Archive for October, 2011

31
Oct
11

aging, not old

I hear people, mostly women in their 50s, say they are old. I am astounded by this. We live in a youth culture. I want to tell them about the stages of life…that they are not old, but merely transitioning from the first half of life to the second, which if done mind fully is so much richer than the first. Ages 40-60 are sociologically classified as mid-life; 60 and beyond as elder life. I certainly don’t want to denigrate anyone’s experience, but the truth is that aging is a process we are engaged in from birth onward. It is not the same as old. Further, the term old has been replaced with elder, which can have a nice ring to it. (So much nicer than senior citizen!)

We grow older, not old—older. I am pleased to say that very often the process includes a bit of wisdom—the older we get the more experience we have. If applied thoughtfully, experience can produce at least a modicum of wisdom. Each decade has its own hallmarks—highs and lows—but the trajectory for all living things is conception, birth, bloom, fade, demise. I propose that the latter 50s and 60s of a person’s life is a fading, not into demise, but into new bloom—or second bloom, if you will. (Sociologically, we may have the baby-boomers to thank for this.)

Now in my early 70’s and feeling more rather than less, I propose the 70s may very well be the doorstep of maturity or the beginning of insight. Whether it is or isn’t, my experience is an awakening to the precariousness of time. I see endings now rather than distance and time becomes precious. I think back to my mother at this age…her joys, sorrows and pervading loneliness. I did not understand any of it. I was 40…building my life and blithely ministering to my own needs. I could not understand her because I was not developmentally able to do so, yet I could have tried. I could have listened. I did not. I regret, and am shamed by this egocentrism.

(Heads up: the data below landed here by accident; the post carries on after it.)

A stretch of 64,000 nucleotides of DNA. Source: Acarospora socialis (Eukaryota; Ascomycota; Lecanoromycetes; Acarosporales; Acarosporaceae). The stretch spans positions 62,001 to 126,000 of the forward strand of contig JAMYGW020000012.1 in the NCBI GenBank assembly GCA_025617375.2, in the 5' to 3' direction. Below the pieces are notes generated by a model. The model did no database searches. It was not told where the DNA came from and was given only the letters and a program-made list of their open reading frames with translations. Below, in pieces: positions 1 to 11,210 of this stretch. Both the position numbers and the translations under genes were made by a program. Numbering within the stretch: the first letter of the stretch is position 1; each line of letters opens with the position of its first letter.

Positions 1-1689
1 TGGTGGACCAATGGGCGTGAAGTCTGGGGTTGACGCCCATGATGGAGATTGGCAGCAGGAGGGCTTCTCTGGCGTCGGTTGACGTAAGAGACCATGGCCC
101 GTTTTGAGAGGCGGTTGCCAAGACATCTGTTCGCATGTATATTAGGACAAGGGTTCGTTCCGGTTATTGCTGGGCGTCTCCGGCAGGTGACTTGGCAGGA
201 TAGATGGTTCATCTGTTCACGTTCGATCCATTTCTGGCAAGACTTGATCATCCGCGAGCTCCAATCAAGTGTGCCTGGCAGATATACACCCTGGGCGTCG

I could babble on, but I’d be late for my InterPlay session, so here’s what an elder in training has to say to all the 50 year olds out there who fear 60: Each decade will be a bridge to the next station of life; and every now and then you will be really glad to have experience and wisdom in your back pocket. Practice a healthy life-style. Wrinkles are not important. Only babies are wrinkle-free.

26
Oct
11

what’s age got to do with it?

It’s been a long time since I’ve written…haven’t had anything audience-worthy to say. Our civil union in August was a culmination of several years of personal struggle. What could possibly follow it? Write about what you know, is a famous creative writing 101 admonition. But everything I come up with seems trivial and of little interest to the general reader. Among the themes considered and discarded is one—apparently shaped like a boomerang because it keeps coming back, sometimes hitting me in the backside when I least expect it. I’m talking about aging…not aging in America…I leave that to journalists and documentarians. I want to write about aging as I am experiencing it in this world, here and now.

In a short time I will be 73 years of age. For the first time in my life I find I am clinging to my current age for as long as I can. What’s up with that, I wonder from time to time? Of the many possible answers that cross my mind, loneliness seems to be the most enduring. I am a survivor, but surviving for what? I have lived a reasonably long time and have an impressive list of experiences, both lovely and painful, but except for my spouse, there is no tribe…no community…no familia to hear my stories. Worse, I know precious few persons of comparable age with whom I can share my interests, experiences and outlook. I am approximately 10-12 years older in body than I am in mind and spirit.  I will not be boarding a tour bus of 20 senior citizens out for a day in the city. I will not be moving to a senior citizens’ condominium paradise any time soon. I will frequently be in conversation with people 10, 20 or even 30 years younger than I (not surprisingly, my spouse is 9 years younger). Conversation can be interesting, fun, rewarding, but when it gets to the nitty-gritty, they do not understand the thoughts and concerns of those growing closer to the end of life than the middle. They do not—cannot—resonate with what they yet do not know. Eventually the space between reappears by default. I am the late blooming elder in the crowd.

The brain ages and produces annoying senior moments of forgetfulness—even momentary confusion—but that same brain is packed with layers of experience and knowledge that cannot be obtained by reading or study. It is learned through doing and being. The result can be, and often is, a dimensional deepening into an authenticity of character.  I have never been one to sentimentalize the lines and grooves of the aged countenance. I rarely look at my own, but because of my current cataract surgery I am in a position to heartily consider how things look, including myself. I shall be doing that in the next several postings.




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